Article by the: Mutual Funds Association of Trinidad and Tobago

Registered Address:
Mutual Fund Association of Trinidad and Tobago
UTC Financial Centre
No. 82 Independence Square ,Port of Spain, Trinidad
Telephone: (868) 625-8648
Fax: (868) 625-5627
Website: http://mfatt.org

The Governing Laws of the Securities Industry in Trinidad and Tobago

As we approach our 25th anniversary of protecting investors and fostering the orderly growth and development of the local capital market, the Trinidad and Tobago Securities and Exchange Commission (“TTSEC”) remains committed to its mandate. The TTSEC is an autonomous agency which was established as a body corporate, by virtue of the Securities Industry Act of the Republic of Trinidad and Tobago, Act No. 32 of 1995 (“SIA 1995”), which was proclaimed in 1997. In December 2012, the SIA 1995 was repealed and replaced by the Securities Act, Chapter 83:02 of the Laws of the Republic of Trinidad and Tobago (“SA 2012”). This governing legislation authorises the TTSEC to regulate the securities market of Trinidad and Tobago. This week’s article provides an overview of the SA 2012 as well as the By-laws and Guidelines issued by the TTSEC in accordance with this legislation.

Click here to read the full article in PDF format.

Mutual Funds and the Securities Market

Every new year, many individuals embark on a journey to increase their investment portfolio. The securities market provides individuals with many different options to achieve this goal with products such as equities, bonds and Collective Investment Schemes (CISs). With this in mind, this article focuses on CISs.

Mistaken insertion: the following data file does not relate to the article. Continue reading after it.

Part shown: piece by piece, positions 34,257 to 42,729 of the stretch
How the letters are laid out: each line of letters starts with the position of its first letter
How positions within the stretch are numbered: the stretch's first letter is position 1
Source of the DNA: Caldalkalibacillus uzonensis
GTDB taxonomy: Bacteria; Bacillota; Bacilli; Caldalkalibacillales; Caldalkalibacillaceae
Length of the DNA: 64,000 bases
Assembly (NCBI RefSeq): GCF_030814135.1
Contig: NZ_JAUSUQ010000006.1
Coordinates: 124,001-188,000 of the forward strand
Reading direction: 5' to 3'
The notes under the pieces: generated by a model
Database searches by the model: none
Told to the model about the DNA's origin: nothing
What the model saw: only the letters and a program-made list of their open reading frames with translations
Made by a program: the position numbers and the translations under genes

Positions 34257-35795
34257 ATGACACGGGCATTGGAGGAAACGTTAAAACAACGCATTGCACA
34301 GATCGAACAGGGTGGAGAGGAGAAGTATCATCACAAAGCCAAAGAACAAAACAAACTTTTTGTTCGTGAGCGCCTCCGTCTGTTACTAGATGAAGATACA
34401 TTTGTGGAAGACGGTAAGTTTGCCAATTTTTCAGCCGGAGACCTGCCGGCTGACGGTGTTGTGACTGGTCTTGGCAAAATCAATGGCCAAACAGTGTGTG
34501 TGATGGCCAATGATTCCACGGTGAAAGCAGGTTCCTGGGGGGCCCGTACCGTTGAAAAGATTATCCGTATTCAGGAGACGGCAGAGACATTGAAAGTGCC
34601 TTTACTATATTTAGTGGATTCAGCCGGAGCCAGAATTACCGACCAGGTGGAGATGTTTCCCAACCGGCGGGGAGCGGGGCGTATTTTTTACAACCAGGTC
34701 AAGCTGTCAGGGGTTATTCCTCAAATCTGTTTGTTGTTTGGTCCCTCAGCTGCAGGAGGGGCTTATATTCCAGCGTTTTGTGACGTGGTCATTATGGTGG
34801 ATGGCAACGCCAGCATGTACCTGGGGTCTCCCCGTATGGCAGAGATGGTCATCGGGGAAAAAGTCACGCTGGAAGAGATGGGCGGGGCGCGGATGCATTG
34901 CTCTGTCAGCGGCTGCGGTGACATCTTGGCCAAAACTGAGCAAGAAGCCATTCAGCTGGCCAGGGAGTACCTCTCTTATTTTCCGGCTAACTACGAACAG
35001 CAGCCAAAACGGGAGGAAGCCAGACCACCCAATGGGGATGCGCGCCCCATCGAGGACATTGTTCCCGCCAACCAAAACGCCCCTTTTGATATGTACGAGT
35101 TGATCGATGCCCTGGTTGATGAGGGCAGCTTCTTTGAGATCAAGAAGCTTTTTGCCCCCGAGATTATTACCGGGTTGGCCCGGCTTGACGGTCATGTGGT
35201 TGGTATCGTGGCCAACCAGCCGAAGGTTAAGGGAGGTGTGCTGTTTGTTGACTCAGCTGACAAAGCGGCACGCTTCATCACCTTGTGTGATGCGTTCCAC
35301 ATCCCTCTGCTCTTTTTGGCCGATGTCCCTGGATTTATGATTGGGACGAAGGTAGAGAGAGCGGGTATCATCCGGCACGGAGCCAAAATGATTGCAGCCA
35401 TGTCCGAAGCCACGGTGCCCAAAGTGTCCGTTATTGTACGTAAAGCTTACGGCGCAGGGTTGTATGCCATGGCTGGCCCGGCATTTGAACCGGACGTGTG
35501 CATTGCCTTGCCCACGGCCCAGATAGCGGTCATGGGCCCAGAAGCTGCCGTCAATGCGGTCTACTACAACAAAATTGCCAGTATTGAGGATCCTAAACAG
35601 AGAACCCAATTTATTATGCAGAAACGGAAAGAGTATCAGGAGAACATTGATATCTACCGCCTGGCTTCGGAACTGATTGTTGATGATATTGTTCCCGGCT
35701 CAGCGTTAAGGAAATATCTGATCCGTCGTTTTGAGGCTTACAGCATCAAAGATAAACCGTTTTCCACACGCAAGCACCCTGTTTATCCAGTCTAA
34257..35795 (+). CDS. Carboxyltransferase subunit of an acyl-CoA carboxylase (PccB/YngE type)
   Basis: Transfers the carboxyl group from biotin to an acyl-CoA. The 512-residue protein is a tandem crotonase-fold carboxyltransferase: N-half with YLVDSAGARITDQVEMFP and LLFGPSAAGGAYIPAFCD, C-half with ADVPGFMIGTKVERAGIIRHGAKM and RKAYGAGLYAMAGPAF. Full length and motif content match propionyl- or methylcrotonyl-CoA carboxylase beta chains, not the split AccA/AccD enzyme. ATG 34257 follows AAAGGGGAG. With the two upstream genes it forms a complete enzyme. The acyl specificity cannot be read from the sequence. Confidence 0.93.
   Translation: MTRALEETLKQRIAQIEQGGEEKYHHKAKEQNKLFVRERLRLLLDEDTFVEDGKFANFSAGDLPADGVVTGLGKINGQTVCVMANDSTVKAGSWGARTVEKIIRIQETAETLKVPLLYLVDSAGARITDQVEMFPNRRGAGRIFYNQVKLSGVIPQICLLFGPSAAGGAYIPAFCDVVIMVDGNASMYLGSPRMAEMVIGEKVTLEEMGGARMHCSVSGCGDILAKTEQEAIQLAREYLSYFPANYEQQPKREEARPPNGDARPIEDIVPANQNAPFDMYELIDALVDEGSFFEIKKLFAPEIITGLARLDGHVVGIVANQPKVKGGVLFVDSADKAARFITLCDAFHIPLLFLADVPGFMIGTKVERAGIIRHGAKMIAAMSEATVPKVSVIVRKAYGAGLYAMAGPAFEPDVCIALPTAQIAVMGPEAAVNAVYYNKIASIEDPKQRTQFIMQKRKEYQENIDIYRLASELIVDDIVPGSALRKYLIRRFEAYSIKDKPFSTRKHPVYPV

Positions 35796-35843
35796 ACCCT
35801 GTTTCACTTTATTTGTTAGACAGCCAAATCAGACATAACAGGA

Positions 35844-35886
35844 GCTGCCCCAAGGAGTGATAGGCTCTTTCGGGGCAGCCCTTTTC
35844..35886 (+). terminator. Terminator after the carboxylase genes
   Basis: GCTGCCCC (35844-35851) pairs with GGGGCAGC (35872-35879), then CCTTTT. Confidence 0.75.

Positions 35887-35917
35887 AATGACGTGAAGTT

Commonly known as mutual funds, CISs are investment vehicles which allow for the pooling of investor resources to create a more diversified portfolio to receive the benefits of large-scale investment opportunities. Investors effectively own portions of the overall “pool of money”, or fund, through units/shares which are proportional to their contributions. The mutual fund manager then utilises the fund to invest in securities aligned with the associated investment strategy. Investors can earn returns through distributions or capital appreciation based on the fund’s performance.

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Importance of the Securities Market (Part 1)

The Trinidad and Tobago Securities and Exchange Commission (“TTSEC”) is an autonomous agency whose primary roles are the protection of investors and fostering the orderly growth and development of the local capital market. While securities regulation exists to protect investors and foster growth in the market, the ultimate goal of securities regulation is to attain efficient financial markets and thereby improve the allocation of resources in the economy.

There are several economic theories that stress that banks provide services to the economy that differ from those provided by securities markets, predicting that both the operation of banks and the functioning of securities markets have independent influences on economic development. Furthermore, it is stated that better functioning banks and securities markets exert robust, independent, and positive effects on economic activity2.